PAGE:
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Seventh Circuit Upholds Injunction Against Wisconsin Transgender Prisoner Treatment Ban

The Seventh Circuit Court of Appeals affirmed a district court’s injunction barring the application of a Wisconsin law that prohibits certain types of medical care for transgender prisoners.

Several Wisconsin Department of Corrections (WDOC) prisoners have been diagnosed with Gender Identity Disorder (GID), a psychiatric condition in which an individual identifies “strongly with a gender that does not match their physical sexual characteristics.”

GID is a recognized condition in the American Psychiatric Association’s Diagnostic and Statistical Manual of Mental Disorders (DSM IV); it is treated with psychotherapy, hormone therapy and, in severe cases, sexual reassignment surgery.

The WDOC GID prisoners were prescribed hormone therapy for their condition. However, in 2005 the Wisconsin legislature enacted the “Inmate Sex Change Prevention Act” (Act 105), which prohibited the WDOC from paying for “hormonal therapy or sexual reassignment surgery” for prisoners diagnosed with GID. See: 2005 Wis.Act 105, codified at Wis.Stat. § 302.386(5m)(2010).

WDOC prisoners are not allowed to seek outside health care and thus must rely on the prison system for medical treatment. However, the “defendants did not produce any evidence that another treatment could be an adequate replacement for hormone therapy” for prisoners with GID.

Following passage of Act 105, the WDOC discontinued hormone therapy for all GID prisoners. “When hormones are withdrawn from a patient ... severe complications may arise. The dysphoria and associated psychological symptoms may resurface in more acute form,” the Seventh Circuit wrote. Additionally, the patient may suffer “severe physical effects such as muscle wasting, high blood pressure, and neurological complications.” GID prisoners experienced some of these symptoms when their hormone treatment was discontinued.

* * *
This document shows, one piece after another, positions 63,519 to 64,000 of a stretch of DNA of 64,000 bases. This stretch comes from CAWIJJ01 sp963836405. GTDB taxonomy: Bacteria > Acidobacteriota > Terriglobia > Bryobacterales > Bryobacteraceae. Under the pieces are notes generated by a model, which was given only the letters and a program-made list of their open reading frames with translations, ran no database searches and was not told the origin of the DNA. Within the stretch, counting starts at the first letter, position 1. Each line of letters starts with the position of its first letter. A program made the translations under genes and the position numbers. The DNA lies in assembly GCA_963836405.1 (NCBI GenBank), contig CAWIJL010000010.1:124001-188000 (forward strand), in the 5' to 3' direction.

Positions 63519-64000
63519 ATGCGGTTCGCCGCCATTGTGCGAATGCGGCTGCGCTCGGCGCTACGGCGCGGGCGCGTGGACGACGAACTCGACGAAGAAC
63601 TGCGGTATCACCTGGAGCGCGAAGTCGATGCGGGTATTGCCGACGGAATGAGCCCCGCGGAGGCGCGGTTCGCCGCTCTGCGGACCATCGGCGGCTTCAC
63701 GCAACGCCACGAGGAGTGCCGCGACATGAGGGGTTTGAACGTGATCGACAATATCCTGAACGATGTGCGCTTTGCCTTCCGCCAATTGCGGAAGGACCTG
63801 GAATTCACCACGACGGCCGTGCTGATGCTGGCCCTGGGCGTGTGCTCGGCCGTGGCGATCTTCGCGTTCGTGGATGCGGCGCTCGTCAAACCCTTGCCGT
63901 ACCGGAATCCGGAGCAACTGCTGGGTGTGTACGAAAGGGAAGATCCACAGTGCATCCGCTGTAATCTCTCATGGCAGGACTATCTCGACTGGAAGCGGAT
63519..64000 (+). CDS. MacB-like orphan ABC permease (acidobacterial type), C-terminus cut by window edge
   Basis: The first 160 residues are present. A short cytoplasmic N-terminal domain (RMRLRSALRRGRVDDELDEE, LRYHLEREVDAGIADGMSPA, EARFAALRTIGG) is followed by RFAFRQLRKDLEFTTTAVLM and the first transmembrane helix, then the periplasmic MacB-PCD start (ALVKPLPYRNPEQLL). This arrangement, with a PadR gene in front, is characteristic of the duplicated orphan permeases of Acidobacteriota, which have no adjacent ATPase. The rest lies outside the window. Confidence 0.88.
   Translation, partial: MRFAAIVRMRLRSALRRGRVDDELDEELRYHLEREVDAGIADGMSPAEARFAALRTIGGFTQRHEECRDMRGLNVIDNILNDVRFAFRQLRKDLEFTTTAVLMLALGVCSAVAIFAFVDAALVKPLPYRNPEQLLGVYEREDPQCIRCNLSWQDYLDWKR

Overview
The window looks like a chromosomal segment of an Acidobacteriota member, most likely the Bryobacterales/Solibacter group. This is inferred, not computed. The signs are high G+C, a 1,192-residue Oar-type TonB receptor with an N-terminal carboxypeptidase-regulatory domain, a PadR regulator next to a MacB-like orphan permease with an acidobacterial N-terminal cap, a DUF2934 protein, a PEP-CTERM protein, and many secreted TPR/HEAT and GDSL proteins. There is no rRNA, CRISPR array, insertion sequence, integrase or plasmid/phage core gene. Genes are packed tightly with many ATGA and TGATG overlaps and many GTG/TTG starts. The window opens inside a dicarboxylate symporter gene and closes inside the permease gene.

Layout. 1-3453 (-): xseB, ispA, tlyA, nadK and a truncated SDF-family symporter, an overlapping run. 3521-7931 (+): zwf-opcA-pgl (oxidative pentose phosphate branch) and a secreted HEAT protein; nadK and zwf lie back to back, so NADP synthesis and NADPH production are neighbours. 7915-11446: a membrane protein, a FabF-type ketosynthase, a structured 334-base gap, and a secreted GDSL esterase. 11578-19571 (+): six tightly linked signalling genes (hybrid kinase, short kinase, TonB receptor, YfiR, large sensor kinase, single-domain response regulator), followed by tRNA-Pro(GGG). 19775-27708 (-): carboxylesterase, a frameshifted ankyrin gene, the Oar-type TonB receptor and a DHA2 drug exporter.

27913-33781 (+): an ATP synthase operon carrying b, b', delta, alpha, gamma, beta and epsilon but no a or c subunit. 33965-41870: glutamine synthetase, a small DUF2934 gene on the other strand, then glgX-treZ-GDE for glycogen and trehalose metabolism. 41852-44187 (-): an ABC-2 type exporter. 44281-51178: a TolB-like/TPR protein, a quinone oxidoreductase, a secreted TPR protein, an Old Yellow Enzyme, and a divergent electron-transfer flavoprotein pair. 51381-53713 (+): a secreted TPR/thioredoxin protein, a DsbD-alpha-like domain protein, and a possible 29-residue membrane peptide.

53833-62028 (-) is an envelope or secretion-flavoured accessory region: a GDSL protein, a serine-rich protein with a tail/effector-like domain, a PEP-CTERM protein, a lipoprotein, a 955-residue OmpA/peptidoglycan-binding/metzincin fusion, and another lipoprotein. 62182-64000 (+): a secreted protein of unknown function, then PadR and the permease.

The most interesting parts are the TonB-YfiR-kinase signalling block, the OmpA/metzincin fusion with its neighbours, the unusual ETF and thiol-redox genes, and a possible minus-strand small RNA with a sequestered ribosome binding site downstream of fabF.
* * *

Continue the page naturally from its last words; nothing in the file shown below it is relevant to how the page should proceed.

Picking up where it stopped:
Several GID prisoners filed lawsuits to enjoin the provisions of Act 105, alleging that the law violated the Eighth Amendment’s prohibition against cruel and unusual punishment and the Equal Protection Clause of the Fourteenth Amendment. The federal courts agreed, first issuing a preliminary injunction in 2006 [see: PLN, Aug. 2006, p.28], then finding in another case that the statute was unconstitutional both facially and as applied. See: Fields v. Smith, 712 F.Supp.2d 830 (E.D. Wis. 2010). In the latter case the court enjoined enforcement of Act 105.

On appeal, the Seventh Circuit noted that the “Defendants do not challenge the district court’s holding that GID is a serious medical condition,” and that “refusing to provide effective treatment for a serious medical condition serves no valid penological purpose and amounts to torture.”

“Just as the legislature cannot outlaw all effective cancer treatments” for prisoners, the Court of Appeals held that “it cannot outlaw the only effective treatment for a serious condition like GID.” The appellate court affirmed the district court’s finding that Act 105 is facially unconstitutional because “any application of Act 105 would necessarily violate the Eighth Amendment.”

The Seventh Circuit also concluded the defendants were barred from arguing that the injunction violates 18 U.S.C. § 3626(a) of the Prison Litigation Reform Act (PLRA).
Rejecting the plaintiffs’ contention that the defendants had waived that argument, the Court of Appeals instead found “the record establishes an admission, not a waiver.” The district court had “asked defendants’ counsel not once, but twice, ‘whether or not the Defense believed the order ... is as narrow as is required’; counsel replied that it was.”

The Seventh Circuit concluded that “[e]valuating the record as a whole, the district court did not abuse its discretion in enjoining the entirety of Act 105.” The plaintiffs were represented on appeal by the Roger Baldwin Foundation of the ACLU of Illinois. See: Fields v. Smith, 653 F.3d 550 (7th Cir. 2011), cert. denied.

Previously, in September 2010, Wisconsin prison officials had settled a federal lawsuit filed by another transgender prisoner, agreeing to provide her with an outside medical specialist and prison-issued bras and female underwear, and to continue her hormone therapy and pay $5,000 in damages, among other provisions. [See: PLN, May 2011, p.31].

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Related legal cases

Fields v. Smith

Fields v. Smith